Follow the Money Proper Financial Recordkeeping

 If you want to find out about the history of a town, region or country, head to  a museum or look it up on the Internet. If you want to find out about your  family’s history, look at your photo album, whether it’s in a book or online. And if you want to find out your medical history, well,  good luck!  

 But if you want to find out about past financial records of a condo association or development, that history is comprised of all sorts of documents, financial  records, minutes of meetings, election results, invoices, and other records  that are kept from year to year. How are these records kept, and what are the  most important pieces of the “historical record” for board members and managers? The answers are complicated, but fortunately,  financial professionals can help.  

 What You Should Know

 To begin with, what is the minimum financial information that association board  members should know and understand about their buildings and HOAs? While boards need a financial professional in their corner, that doesn’t mean that there’s not some basic information that they should know and understand on their own.  Obviously, the accountant or other expert can’t be there all the time!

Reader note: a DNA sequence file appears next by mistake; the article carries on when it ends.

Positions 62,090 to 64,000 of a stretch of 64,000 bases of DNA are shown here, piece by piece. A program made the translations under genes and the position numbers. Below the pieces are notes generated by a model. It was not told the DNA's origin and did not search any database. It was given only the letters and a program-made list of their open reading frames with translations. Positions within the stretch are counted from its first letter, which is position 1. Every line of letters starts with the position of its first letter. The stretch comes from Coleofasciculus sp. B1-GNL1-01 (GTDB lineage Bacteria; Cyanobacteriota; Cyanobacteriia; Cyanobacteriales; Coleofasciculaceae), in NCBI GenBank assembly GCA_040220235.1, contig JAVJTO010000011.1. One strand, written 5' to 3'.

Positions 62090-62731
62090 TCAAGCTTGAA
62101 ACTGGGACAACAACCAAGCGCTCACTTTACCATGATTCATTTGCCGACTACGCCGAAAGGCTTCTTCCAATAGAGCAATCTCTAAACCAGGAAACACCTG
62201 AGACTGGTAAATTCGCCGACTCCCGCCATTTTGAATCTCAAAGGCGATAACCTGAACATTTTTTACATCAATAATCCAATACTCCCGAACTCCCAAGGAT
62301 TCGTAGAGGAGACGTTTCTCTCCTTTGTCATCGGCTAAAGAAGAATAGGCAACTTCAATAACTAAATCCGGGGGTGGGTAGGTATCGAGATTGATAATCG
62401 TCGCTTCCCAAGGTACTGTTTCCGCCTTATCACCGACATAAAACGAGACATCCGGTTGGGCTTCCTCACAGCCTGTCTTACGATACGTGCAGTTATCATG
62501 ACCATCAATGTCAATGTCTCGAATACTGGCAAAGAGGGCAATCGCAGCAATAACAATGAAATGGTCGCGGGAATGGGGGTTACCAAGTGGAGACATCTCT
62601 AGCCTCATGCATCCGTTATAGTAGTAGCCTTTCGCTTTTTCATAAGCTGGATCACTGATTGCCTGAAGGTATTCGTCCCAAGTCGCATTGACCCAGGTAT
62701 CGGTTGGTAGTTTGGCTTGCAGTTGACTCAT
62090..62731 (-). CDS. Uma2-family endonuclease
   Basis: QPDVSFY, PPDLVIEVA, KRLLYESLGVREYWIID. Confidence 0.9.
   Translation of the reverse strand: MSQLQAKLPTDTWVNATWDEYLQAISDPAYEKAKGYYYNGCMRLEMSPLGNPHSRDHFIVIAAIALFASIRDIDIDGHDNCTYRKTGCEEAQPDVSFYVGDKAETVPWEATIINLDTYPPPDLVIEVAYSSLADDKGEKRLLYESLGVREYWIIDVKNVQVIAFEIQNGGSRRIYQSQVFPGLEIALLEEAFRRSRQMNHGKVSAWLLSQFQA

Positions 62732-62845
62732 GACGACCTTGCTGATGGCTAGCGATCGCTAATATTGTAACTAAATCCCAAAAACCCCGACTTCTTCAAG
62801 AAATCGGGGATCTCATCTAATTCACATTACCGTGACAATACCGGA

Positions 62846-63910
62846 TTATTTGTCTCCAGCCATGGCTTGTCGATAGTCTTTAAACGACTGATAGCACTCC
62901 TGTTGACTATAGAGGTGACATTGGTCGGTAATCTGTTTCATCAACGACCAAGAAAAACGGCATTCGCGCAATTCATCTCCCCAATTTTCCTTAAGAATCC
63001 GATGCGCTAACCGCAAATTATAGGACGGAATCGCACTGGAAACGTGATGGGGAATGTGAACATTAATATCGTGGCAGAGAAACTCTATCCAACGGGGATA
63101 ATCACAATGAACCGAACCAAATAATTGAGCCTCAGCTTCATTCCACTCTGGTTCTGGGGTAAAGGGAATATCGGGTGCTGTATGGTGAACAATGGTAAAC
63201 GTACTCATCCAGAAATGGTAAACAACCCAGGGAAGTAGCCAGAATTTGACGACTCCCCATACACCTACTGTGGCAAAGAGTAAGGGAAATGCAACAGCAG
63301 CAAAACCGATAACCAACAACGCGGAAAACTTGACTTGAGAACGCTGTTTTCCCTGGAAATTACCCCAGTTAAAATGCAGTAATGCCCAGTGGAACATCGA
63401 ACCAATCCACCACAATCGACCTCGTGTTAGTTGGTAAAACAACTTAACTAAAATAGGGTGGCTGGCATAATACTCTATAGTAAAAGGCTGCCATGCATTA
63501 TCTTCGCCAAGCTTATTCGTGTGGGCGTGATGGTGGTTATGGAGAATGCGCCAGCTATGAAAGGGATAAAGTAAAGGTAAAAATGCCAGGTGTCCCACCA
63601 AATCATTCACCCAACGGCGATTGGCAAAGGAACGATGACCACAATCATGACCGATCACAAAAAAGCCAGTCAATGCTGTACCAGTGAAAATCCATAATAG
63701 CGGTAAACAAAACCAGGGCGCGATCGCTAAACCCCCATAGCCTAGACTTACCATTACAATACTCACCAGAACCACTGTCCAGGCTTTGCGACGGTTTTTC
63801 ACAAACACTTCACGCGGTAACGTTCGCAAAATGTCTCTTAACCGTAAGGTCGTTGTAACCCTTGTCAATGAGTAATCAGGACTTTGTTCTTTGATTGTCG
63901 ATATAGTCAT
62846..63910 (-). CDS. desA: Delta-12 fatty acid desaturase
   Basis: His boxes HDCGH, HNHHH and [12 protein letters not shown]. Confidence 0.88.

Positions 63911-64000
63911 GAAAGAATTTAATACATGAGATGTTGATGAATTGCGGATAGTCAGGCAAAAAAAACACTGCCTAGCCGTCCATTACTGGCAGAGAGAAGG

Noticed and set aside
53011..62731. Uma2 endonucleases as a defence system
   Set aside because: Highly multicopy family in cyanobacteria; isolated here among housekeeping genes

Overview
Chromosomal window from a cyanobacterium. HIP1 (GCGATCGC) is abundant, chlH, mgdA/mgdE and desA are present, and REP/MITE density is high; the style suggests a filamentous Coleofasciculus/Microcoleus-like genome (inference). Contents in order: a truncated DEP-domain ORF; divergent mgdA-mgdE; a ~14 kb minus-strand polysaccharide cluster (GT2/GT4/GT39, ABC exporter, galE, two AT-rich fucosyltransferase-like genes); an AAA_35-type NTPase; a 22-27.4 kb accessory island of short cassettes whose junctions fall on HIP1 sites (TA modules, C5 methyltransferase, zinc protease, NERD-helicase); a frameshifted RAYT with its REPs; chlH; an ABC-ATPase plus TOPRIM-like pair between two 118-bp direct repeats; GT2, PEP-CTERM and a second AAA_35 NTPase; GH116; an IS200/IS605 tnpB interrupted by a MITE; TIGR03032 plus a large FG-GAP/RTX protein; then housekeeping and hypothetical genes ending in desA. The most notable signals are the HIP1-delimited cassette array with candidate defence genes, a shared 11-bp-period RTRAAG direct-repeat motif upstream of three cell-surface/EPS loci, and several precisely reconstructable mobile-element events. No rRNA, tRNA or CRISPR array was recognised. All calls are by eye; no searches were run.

Most professionals agree that there's a list of documents that are essential to  keep on-hand and up-to-date at all times. These include unit owner arrears, cash balances, unusual items such as special repairs or  overtime, long-term unpaid invoices, reserve activity and balances,  profit-and-loss statements (also called income statements), accounts payable,  accounts receivable, subsidiary ledgers, bank reconciliations, check registers,  general journals, open liabilities, expense and income vs. the budget, and  major capital projects coming up. That's quite a list.  

 Rick Montanye, CPA, of the Uniondale, New York-based accounting firm of Marin & Montanye LLP, says many of these items are contained in a monthly report  provided by the association manager, which is reviewed by the  treasurer or other board members each month. “The treasurer then reports those financial activities to the balance of the  board at a monthly meeting,” he says. “In general, the board members should be apprised of any shareholder or unit  owner arrears issues, cash balances, unusual items such as special repairs or  overtime in a particular month, reserve activity and balances, and any unpaid  invoices that are over 30 days.”  


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